What causes homelessness? Is it mental illness or drug abuse or early childhood trauma? The answer is yes, yes, and yes. And everything all at once. As Audrey, one of our Shepherd’s Door participants will tell you:
“When you don’t feel hopeful and you don’t feel safe, those become reasons to use.”
According to the National Institute on Drug Abuse (NIDA), “drug addiction is classified as a mental illness because addiction changes the brain in fundamental ways, disturbing a person’s normal hierarchy of needs and desires, and substituting new priorities connected with procuring and using drugs. The resulting compulsive behaviors that override the ability to control impulses despite the consequences are similar to the hallmarks of other mental illnesses.”
While mental illness, addiction, and trauma reach far beyond the borders of homelessness, in the spaces of homelessness recovery, it can seem impossible to untangle these threads that are so deeply interwoven into many people’s journeys.
In Audrey’s story (and in most of the stories we hear), drug or alcohol abuse became the trigger that moved them from a housed situation to an unhoused situation. But it didn’t actually start there.
Audrey was adopted by her paternal grandmother at age 9. Yet, her abusive father remained present and influential. His violent and erratic behavior resulted in fear, guilt, and shame for Audrey. She remembers his drug abuse and psychotic episodes as a young child, and internalized them, believing there was something wrong with her. She became anxious around people and battled depression and low self-esteem.
Audrey described drugs as a superhero’s cape. Her cape was a cover for all her pain. Drugs gave her the courage to talk with people, be in a group setting, and be with her family. In time, she says, drugs became who she was, and she didn’t know herself without them.
Deep in addiction, the brain hijacks our normal hierarchy of needs. She needed money because she needed drugs. The fastest way for her to meet her brain’s demand for drugs was to participate in the sex industry. She earned money, and for a while could feed her addiction and keep an apartment. As her addiction grew deeper though, her kitchen sink and countertops overflowed with dirty dishes, the trash piled up, and everything unraveled.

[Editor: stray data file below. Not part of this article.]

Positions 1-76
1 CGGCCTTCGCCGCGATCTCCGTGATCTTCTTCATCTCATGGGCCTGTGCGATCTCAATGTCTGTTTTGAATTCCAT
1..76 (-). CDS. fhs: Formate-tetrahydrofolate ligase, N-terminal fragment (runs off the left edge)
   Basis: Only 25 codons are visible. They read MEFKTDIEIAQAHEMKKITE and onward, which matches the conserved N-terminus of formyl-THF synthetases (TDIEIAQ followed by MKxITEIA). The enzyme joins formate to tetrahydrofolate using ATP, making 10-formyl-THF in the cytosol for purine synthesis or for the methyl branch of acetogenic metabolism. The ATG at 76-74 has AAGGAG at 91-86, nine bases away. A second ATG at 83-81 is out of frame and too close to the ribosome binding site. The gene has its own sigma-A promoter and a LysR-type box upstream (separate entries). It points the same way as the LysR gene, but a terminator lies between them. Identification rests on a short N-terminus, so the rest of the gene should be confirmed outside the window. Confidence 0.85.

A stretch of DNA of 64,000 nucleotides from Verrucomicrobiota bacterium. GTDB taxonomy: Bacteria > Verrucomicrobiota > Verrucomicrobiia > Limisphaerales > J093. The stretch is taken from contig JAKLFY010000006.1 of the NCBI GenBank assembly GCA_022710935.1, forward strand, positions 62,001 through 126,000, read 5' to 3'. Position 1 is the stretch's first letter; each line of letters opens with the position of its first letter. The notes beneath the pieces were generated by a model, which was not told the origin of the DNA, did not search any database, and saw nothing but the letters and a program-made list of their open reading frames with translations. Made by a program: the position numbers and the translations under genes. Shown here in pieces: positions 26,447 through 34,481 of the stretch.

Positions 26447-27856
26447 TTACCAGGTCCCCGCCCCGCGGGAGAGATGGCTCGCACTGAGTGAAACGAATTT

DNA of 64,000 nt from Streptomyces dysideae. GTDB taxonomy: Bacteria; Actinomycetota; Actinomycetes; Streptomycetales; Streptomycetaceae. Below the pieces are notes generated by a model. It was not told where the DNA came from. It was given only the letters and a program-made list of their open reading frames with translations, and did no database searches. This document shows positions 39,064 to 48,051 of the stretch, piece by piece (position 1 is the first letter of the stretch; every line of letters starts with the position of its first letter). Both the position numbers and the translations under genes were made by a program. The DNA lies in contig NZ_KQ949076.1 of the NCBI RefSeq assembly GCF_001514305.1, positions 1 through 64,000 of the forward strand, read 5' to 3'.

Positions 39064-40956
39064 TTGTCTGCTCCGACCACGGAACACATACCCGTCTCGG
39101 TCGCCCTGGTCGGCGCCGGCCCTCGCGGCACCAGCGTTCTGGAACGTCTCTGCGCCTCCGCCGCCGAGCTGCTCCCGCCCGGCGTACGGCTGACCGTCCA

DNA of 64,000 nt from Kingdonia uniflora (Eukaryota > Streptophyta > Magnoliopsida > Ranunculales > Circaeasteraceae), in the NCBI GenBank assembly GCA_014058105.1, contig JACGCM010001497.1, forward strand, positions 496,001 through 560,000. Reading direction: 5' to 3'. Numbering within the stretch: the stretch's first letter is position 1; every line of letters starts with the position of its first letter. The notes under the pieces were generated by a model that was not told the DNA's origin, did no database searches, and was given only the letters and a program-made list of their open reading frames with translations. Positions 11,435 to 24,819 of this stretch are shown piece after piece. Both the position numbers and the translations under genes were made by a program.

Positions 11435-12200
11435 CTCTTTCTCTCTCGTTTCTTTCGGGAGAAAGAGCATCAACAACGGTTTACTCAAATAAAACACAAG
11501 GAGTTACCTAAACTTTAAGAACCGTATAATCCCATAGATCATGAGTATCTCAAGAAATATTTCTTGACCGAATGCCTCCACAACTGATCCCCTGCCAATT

After being evicted, Audrey lived out of her car. It was the summer of 2021 and the weather became unbearably hot. Her air conditioner went out, and Audrey knew something had to change. She found Shepherd’s Door through a Google search and made a phone call that changed her life.
Alisha Holcomb, our Intake Specialist, whose own story includes overcoming mental illness and drug abuse, patiently worked with Audrey supporting her through detox so that she could safely enter the Shepherd’s Door Program.
Audrey shared “I felt relief and hopeful for the first time.”
While working through the addiction recovery curriculum and emotional healing, Audrey was referred to one of our health partners, Cascadia Health.
Shepherd’s Door recovery program focuses on restoring a person to health, holistically. Our staff not only helps women to heal from addictions and past trauma, but we also equip them with life skills. One of these life skills is establishing a primary care physician and learning how to access the care we need to maintain health. Restoring a person back to health requires a broad network of partnerships that share each other’s strengths and resources. We work closely with the Oregon Health Plan to train our participants about their healthcare rights and educate how to use the benefits available to them. We also work closely with Cascadia Health which provides mental health assessments and care.
For the first time in her life, Audrey received an accurate diagnosis: Schizophrenia, PTSD, depression, and anxiety. She also now understands that her own father has bipolar disorder, and schizophrenia, in addition to a drug addiction.
Alisha states that upwards of 90% of Shepherd’s Door program participants come in battling mental illness, some undiagnosed. With proper medication, and a safe community, with an understanding of mental illness and a renewed self-esteem, the real Audrey has emerged and is enriching the community around her. What she once believed was impossible, has been made possible.
“By the grace of God, I am here. It really is a miracle, and I don’t use that word lightly. I’m so impressed (by this program) and I am hopeful.” Says Audrey. For the first time, Audrey sees in herself character traits that point to a hopeful future. She sees integrity, patience, and an ability to focus that gives her confidence to go back to school.
Audrey has a message for others who are struggling with mental health and addiction:
“Joy can be yours. Happiness is possible, there is a way out.”